Gov. Jerry Brown signed two bills to try to cushion patient turmoil as insurers continue to dump Covered California.
Republicans provided bipartisan support to pass the mostly ceremonial AB 156, sponsored by Assemblyman Jim Wood (D-Healdsburg), that will allow a three-month-long enrollment period to sign up for coverage on California’s Obamacare exchange, despite President Trump reducing the enrollment period to only 45-days for non-state managed exchanges.
The Affordable Care Act, known as Obamacare, was advertised by President Obama and his filibuster-proof Democrat majority in Congress to be able to cut the cost of healthcare insurance by $2,500 a year. But Breitbart News reported that Covered California’s premium costs have risen by double digits every year and California regulators allowed the 2018 average of premiums to increase by 12.5 percent. That came despite the United States Department of Labor Consumer Price Index for inflation rising by only 1.6 percent, meaning Covered California’s cost will spike by a rate of 7.81 times faster than inflation.
Covered California launched its first enrollment effort in August 2013 by offering coverage from twelve top insurers, including Anthem Blue Cross of California, Blue Shield of California, Kaiser Permanente, Health Net, Chinese Community Health Plan, L.A. Care Health Plan, Molina Healthcare, Sharp Health Plan, Valley Health Plan, and Western Health Advantage.
But the high cost of socialized medicine imploded the economics of Obamacare. Huge industry giants like United Healthcare, Aetna, Humana, and many others have dumped all Covered California coverage or scaled back the number of counties they will provide coverage. Anthem Blue Cross and Cigna announced they were scaling back regional coverage by about 153,000 in 2018.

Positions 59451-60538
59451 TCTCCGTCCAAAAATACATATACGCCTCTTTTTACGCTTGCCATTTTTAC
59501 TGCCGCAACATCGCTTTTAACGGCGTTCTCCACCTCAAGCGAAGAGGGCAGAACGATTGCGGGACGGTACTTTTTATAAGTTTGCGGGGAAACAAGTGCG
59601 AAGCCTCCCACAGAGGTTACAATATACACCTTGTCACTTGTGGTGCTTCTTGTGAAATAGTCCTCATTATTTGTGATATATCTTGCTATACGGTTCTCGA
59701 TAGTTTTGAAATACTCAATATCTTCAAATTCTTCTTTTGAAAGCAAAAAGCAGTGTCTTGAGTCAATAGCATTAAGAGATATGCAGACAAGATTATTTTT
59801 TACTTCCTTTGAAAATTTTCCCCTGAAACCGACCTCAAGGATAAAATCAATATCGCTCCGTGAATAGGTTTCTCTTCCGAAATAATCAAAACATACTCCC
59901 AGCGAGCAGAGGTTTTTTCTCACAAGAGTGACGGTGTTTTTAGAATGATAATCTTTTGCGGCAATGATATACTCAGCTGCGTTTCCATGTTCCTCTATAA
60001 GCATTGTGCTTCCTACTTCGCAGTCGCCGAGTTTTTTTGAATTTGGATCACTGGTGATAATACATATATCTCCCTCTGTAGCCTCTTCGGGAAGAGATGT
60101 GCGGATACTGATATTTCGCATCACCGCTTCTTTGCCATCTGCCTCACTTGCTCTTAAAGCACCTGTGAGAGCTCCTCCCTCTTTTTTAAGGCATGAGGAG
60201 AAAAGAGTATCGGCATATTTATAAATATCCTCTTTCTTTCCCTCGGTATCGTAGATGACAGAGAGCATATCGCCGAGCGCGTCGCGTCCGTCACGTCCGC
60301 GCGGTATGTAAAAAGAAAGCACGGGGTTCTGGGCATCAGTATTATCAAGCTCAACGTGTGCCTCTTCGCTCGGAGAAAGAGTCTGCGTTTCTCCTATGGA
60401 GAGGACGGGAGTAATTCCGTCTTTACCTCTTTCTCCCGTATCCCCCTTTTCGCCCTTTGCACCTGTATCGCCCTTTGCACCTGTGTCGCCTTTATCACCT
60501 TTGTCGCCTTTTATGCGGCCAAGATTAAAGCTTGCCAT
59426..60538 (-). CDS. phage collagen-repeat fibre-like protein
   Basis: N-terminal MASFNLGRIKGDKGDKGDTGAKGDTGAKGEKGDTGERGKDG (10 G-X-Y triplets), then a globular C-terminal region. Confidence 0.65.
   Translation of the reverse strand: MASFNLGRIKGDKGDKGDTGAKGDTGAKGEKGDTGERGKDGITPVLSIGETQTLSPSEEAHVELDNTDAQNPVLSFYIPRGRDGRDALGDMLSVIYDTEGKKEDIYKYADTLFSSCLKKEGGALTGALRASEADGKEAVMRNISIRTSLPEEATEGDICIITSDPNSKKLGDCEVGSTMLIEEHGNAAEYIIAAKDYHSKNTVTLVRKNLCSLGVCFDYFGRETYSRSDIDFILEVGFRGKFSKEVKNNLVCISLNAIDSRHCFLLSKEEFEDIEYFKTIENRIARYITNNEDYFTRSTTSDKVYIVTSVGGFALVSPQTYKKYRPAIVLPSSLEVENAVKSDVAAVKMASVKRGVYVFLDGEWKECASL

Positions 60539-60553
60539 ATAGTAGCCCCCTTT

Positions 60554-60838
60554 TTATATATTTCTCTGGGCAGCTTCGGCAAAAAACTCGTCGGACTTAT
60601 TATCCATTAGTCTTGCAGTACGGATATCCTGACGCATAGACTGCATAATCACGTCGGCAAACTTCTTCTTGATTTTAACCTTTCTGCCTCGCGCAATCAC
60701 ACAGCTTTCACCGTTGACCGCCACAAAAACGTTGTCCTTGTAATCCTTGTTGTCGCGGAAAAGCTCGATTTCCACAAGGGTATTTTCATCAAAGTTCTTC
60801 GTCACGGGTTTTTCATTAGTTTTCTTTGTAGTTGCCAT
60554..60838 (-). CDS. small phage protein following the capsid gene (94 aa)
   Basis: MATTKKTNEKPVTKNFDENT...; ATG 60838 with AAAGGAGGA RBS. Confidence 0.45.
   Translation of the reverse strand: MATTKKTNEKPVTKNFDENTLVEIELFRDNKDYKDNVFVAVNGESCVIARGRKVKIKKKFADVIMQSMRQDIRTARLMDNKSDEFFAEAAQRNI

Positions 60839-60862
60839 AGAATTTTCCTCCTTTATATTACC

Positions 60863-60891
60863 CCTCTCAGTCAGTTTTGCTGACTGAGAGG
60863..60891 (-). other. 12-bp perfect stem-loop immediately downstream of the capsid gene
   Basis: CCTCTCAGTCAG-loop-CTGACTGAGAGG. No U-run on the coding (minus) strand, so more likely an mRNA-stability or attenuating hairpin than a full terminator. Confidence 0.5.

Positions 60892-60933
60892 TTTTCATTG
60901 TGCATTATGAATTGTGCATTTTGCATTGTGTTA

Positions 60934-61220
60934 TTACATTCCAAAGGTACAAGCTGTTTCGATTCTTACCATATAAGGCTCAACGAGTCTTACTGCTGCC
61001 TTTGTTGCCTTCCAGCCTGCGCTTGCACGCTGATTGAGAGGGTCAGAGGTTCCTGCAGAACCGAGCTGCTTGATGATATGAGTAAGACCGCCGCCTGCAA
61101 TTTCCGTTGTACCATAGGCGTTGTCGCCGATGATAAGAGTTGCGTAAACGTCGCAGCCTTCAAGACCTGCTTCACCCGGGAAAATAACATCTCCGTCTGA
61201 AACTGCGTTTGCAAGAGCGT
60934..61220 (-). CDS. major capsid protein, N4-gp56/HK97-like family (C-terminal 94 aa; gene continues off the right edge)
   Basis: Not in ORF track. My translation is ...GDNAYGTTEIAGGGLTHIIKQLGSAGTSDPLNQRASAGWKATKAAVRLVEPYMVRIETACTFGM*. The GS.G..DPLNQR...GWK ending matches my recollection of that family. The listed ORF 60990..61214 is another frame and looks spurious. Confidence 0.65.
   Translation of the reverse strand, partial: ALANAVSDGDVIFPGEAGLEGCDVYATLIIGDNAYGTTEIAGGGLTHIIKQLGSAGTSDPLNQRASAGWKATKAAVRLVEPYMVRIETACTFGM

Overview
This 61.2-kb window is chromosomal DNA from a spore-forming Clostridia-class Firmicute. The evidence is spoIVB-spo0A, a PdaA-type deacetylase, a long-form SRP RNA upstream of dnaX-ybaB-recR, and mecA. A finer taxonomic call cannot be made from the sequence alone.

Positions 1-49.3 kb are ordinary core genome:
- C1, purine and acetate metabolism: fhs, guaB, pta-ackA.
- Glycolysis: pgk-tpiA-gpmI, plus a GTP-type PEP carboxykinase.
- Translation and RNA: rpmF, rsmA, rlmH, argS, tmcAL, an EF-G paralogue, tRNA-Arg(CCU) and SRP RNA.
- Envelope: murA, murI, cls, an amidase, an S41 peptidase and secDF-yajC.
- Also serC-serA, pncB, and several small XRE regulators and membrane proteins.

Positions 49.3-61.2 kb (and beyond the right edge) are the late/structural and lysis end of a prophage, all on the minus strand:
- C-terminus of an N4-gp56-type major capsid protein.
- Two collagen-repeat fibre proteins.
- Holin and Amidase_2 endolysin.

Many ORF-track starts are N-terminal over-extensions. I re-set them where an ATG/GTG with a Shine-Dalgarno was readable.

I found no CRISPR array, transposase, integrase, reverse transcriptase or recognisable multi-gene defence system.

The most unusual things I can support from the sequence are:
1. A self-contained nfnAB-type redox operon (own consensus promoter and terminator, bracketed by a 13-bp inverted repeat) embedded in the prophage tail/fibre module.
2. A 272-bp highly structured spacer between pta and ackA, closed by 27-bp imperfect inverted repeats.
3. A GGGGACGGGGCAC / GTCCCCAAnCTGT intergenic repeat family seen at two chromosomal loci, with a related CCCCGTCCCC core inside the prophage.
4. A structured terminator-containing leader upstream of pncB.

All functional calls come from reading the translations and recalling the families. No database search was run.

Despite California regulators offering mind-boggling premium increases for 2018 to bribe healthcare insurers to continue coverage. Blue Shield of California now has a Covered California monopoly in almost a quarter of California’s 58 counties that includes: Monterey, San Benito, San Luis Obispo, Santa Barbara, Inyo, and Mono. Blue Shield also has a monopoly in sections of another seven counties, according to the Obamacare for California website.
There is a real concern that Covered California financially collapses before 2019, rupturing continuity of care for Covered California’s extremely sick enrolled users. Examples quoted included terminal illness, chronic maladies, and infant care.
The bipartisan SB 133, sponsored by Sen. Ed Hernandez (D-Azusa), would allow certain patients whose insurers exit the individual market to continue seeing their doctors for up to twelve months, even if those physicians and are not part of another insurers’ plan.
Executive Director of the progressive lobbying group Health Access Network, Anthony Wright, told the Los Angeles Times that, “Providing these continuity-of-care protections and keeping a 12-week open enrollment period are simple but important steps to ensure access to care.” He blasted the Trump Administration for its, “troubling attacks.”
But requiring doctors and hospitals to continue offering care to “out of network” patients is wildly expensive and there is virtually no legal precedent to enforce non-contracted providers maintaining negotiated discounts under expired contracts.